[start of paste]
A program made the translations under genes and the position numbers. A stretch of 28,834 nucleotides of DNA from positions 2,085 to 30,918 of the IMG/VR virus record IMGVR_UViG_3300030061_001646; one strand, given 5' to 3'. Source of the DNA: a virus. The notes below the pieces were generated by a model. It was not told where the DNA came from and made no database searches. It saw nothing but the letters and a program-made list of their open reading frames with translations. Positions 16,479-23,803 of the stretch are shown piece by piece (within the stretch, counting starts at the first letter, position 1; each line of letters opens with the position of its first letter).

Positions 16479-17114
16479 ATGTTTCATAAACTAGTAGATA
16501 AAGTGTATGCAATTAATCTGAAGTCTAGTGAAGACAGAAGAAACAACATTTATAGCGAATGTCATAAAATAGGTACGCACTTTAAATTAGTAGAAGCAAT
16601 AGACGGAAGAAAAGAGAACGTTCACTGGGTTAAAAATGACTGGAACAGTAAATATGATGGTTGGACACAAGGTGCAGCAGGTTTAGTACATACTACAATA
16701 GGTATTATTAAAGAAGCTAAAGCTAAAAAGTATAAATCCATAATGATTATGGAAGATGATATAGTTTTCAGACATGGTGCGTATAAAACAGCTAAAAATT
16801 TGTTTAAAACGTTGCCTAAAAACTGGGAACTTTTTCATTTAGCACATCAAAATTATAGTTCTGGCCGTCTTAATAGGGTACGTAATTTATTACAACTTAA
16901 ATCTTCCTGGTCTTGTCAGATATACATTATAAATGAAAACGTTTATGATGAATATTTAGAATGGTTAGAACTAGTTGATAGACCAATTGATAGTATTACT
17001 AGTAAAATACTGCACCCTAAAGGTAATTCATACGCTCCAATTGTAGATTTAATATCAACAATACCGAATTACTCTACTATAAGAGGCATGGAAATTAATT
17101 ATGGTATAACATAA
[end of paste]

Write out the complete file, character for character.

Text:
A program made the translations under genes and the position numbers. A stretch of 28,834 nucleotides of DNA from positions 2,085 to 30,918 of the IMG/VR virus record IMGVR_UViG_3300030061_001646; one strand, given 5' to 3'. Source of the DNA: a virus. The notes below the pieces were generated by a model. It was not told where the DNA came from and made no database searches. It saw nothing but the letters and a program-made list of their open reading frames with translations. Positions 16,479-23,803 of the stretch are shown piece by piece (within the stretch, counting starts at the first letter, position 1; each line of letters opens with the position of its first letter).

Positions 16479-17114
16479 ATGTTTCATAAACTAGTAGATA
16501 AAGTGTATGCAATTAATCTGAAGTCTAGTGAAGACAGAAGAAACAACATTTATAGCGAATGTCATAAAATAGGTACGCACTTTAAATTAGTAGAAGCAAT
16601 AGACGGAAGAAAAGAGAACGTTCACTGGGTTAAAAATGACTGGAACAGTAAATATGATGGTTGGACACAAGGTGCAGCAGGTTTAGTACATACTACAATA
16701 GGTATTATTAAAGAAGCTAAAGCTAAAAAGTATAAATCCATAATGATTATGGAAGATGATATAGTTTTCAGACATGGTGCGTATAAAACAGCTAAAAATT
16801 TGTTTAAAACGTTGCCTAAAAACTGGGAACTTTTTCATTTAGCACATCAAAATTATAGTTCTGGCCGTCTTAATAGGGTACGTAATTTATTACAACTTAA
16901 ATCTTCCTGGTCTTGTCAGATATACATTATAAATGAAAACGTTTATGATGAATATTTAGAATGGTTAGAACTAGTTGATAGACCAATTGATAGTATTACT
17001 AGTAAAATACTGCACCCTAAAGGTAATTCATACGCTCCAATTGTAGATTTAATATCAACAATACCGAATTACTCTACTATAAGAGGCATGGAAATTAATT
17101 ATGGTATAACATAA